TAPE 3

Scotch Tape Jar Leveler

I honestly have no idea what to call this, except to describe it. Sorry. :) This is a pretty simple tip, but it has made me very happy. I usually like to credit the people that I get ideas from, but I cannot find this one. Originally, they used a note card and tape on cocoa powder. If/when I find the source, I will link it here. I tweaked it a bit, but either way could work great.

I do not do well with things that are inefficient. For example, a ROUND cornstarch container with NO LEVELING DEVICE. Who designed that? Even Arm & Hammer managed to design a little cardboard leveler into the part that you pop open with their baking soda. With my cocoa containers, I can keep things close-ish to level because there are flat parts to the container, but not so with my ROUND corn starch container.

Usually my husband is the cornstarch user – and he only uses it when he makes gravies (he makes THE BEST), and the corn starch doesn’t seem to bother him. As I was using the corn starch for the watercolors, and also for a meatballs recipe that I will post later, it drove me crazy not to have something to level my tablespoons off with. So I remembered the tip I had seen and made my own little leveler out of scotch tape.

Take two pieces of Scotch tape – one slightly longer than the width of the lid (or opening) of the container you are adding your “leveler” to, and one that is an extra 3″ or so LONGER than the first piece. Lay them sticky side UP on your counter or table.

Take the center of your shorter piece and line it up with the center of your longer piece. Then FLIP the smaller piece over on your larger piece. This will give you a non-sticky center (the part you will put over your opening), and extra length on the sides you can then use to attach your new “leveler” to your container.

Voila! A cheap precision measurement instrument!

Happy LEVEL baking….or watercolor making. :)

SP 3

Finding Inexpensive Spices

Until recently, one of the biggest deterrents to me in trying new recipes was the spice list. It’s great to try new things with new spices, but I have a VERY hard time paying $3 or $5 or $7 just for one jar of spices that I have never used before and don’t know if I’ll ever use again. And if there was more than one new spice – forget it! That was until I found the lovely bulk spices section of our local Sprouts store (this links you to the locations). I loved Sprouts anyway because of their great produce deals, but now I love them even more. I am guessing that if you checked around to other farmers market/whole foods stores in your area, they may have a similar bulk spices section. It is AWESOME.

If we can find a bulk spices section here, I’m guessing you should be able to find them almost anywhere. When you get to your bulk spices section, do NOT be alarmed by the prices. For example, cinnamon sticks here run $24/lb., but one large cinnamon stick only weighs .01 lbs. This means that it costs a whole $.24. Ha!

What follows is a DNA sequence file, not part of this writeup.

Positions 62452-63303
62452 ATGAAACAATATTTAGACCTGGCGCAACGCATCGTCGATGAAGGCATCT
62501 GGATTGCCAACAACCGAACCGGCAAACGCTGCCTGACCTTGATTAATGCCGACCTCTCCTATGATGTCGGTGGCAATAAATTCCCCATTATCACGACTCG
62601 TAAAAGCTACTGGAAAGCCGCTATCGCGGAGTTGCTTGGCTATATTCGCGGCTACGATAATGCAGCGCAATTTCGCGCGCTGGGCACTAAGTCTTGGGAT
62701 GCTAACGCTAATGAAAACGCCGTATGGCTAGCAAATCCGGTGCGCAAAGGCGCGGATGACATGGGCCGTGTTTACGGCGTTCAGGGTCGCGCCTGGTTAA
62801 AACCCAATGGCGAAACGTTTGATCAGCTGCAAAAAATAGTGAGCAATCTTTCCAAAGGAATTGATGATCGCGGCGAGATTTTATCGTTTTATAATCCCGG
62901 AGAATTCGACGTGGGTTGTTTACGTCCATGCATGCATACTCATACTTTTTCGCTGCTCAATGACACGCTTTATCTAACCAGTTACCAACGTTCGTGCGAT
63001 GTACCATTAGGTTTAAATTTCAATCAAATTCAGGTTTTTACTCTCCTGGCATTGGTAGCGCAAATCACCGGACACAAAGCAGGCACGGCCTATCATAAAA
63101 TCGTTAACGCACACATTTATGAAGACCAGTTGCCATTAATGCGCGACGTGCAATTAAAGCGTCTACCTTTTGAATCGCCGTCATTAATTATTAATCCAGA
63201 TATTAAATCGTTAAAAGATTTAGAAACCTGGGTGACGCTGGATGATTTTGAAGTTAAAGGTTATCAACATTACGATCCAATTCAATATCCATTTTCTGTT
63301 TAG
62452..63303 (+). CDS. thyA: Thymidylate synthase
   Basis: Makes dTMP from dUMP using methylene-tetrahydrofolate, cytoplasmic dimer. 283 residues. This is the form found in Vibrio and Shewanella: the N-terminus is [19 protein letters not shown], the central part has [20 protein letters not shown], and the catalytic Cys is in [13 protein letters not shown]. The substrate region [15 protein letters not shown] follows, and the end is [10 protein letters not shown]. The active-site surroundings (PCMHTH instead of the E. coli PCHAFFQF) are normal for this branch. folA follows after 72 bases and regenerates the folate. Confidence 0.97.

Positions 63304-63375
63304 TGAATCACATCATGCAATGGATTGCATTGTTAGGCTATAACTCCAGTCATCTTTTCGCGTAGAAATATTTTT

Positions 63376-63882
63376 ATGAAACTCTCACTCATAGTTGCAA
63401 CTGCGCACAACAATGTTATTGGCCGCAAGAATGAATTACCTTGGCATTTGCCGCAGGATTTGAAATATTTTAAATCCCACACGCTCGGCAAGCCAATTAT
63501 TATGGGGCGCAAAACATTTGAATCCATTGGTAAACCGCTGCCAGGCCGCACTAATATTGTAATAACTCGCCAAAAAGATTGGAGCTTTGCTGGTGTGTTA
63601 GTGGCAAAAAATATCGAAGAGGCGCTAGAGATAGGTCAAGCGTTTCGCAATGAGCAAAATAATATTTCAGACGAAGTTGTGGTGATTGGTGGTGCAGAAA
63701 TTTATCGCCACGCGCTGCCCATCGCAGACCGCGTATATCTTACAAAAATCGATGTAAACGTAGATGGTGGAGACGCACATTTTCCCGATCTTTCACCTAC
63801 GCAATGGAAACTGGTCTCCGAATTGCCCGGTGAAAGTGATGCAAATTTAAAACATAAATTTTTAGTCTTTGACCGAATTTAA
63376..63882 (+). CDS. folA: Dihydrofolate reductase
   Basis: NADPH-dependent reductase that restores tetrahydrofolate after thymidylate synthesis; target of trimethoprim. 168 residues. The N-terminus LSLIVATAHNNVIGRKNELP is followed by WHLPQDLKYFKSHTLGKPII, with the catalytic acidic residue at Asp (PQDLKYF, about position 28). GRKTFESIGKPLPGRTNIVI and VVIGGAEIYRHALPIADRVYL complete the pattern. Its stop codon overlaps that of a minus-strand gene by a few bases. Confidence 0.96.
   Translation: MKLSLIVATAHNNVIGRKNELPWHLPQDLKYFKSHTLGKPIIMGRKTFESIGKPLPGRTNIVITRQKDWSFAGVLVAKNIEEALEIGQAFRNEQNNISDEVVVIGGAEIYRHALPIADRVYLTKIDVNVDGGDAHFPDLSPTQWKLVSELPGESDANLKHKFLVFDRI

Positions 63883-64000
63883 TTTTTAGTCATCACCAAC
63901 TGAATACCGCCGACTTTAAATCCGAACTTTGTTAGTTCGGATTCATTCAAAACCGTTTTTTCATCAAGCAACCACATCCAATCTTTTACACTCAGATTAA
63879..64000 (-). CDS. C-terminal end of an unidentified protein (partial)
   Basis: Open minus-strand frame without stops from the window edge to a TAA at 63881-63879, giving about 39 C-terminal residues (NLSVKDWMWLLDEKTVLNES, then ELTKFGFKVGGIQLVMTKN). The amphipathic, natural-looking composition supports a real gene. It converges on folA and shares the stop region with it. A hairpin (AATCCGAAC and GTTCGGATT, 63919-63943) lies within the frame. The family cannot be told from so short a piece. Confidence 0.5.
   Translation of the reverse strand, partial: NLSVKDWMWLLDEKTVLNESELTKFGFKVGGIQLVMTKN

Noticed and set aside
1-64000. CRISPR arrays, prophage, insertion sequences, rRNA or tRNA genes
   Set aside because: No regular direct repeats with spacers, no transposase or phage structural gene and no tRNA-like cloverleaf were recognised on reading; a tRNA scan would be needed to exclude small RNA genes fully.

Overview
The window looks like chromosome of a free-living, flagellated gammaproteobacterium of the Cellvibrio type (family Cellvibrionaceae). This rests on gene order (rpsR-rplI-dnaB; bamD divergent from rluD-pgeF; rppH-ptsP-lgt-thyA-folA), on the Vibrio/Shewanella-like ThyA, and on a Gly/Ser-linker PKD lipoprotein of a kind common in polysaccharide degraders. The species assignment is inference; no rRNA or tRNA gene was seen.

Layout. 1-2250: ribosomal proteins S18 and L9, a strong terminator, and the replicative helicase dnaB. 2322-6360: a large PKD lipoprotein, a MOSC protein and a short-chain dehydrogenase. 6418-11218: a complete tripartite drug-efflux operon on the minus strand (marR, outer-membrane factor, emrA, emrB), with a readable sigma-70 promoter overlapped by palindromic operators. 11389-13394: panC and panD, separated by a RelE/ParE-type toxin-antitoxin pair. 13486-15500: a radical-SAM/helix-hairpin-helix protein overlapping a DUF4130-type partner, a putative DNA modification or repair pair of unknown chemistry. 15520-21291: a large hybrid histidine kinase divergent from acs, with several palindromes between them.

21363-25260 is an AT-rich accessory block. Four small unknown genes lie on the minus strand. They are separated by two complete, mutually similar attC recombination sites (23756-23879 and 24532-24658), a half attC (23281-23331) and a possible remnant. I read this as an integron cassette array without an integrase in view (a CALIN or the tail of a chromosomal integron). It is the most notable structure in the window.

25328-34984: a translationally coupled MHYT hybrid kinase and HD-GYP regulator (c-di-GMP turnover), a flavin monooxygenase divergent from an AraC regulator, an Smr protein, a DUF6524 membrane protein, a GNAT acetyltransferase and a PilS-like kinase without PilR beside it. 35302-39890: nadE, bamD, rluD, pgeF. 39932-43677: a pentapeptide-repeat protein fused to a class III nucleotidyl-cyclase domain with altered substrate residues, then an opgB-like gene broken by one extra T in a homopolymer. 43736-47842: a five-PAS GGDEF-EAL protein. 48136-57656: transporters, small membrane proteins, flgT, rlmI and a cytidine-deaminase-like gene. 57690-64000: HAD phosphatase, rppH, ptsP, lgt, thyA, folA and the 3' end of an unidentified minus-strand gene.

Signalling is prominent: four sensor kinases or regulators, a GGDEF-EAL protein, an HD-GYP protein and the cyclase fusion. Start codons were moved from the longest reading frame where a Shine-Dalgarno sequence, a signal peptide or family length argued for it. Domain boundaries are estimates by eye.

From left to right in this picture: my cinnamon stick that cost $.24 (a bottle of small cinnamon sticks runs around $5 here); dried cilantro – it didn’t even weigh in on the scale so they gave it to me for free (even though I kept trying to get them to weigh some other spice so I could pay them SOMETHING); and my whole allspice – which also cost me around $.25. Fifty cents for three spices in the quantities that I needed is WAAAAAAY better than spending $10 for too much of those same spices.

I also will go there to refill some of my more expensive spices when they run out. When I was trying to clean my cookie sheet, I ran out of Cream of Tartar. Remembering that they carry it at Sprouts, I decided to get a baggie of it to refill my empty container.

To refill the jar to the point that I got it (I slightly underestimated) cost me $1.00. To refill it completely would have been about $1.33. To buy a new jar would have been $2.88.

Wahoo!

It is worth checking around to see if any of your local stores have a bulk spices section – both to expand your cooking horizons without breaking the bank, but also to refill your current spices on the cheap. I still will buy whatever $.50 generic spices that are available (onion flakes, cinnamon, etc.), but for the spices that don’t have a cheaper option, this is a great alternative to paying full price.

MT 1

Media Tickets

We are still debating as to whether or not we are actually going to use this, BUT I love the idea so I thought I would share it anyway.

I had seen this idea for technology tickets from Laurel @ Ducks in a Row, and thought it might be a good way for there to be more of a balance between my kids learning how to use media appropriately and understanding a bit more about the value of time, (hopefully) without my being either too strict with media or allowing it to turn into a too-frequent babysitter.

I modified it a bit, however, just based on my biases against certain forms of media. A ticket allows for one 30-minute TV show, or for 15 minutes of DS or computer games. The tickets can be combined for movies (ex. Tangled = 3 tickets since it is 100 minutes long). OR, the kids can save up tickets and at the end of the week whatever they have left can be changed in for $.50 each. This is a Kat idea. I would like to incentivize my kids NOT to use the tickets so that way they can make a choice of priorities that goes beyond “Do I use 2 tickets for DS or 1 ticket for Word World?” and leads to “Would I rather have the instant gratification now of watching a movie, or wait until the end of the week and end up $1.50 richer?” We’ll see how that goes. Here is the version I created:

You can make your own cards, or if you are interested in printing off cards like mine, here is a link to a powerpoint document to download – I printed mine 9 per page: MT 9 per page

After I printed the cards off, I cut them and had them laminated at Mardel (this links you to their locations). If you have one nearby and don’t know about their amazing lamanation prices – it is $.25/ft. of laminating. Steal of a deal.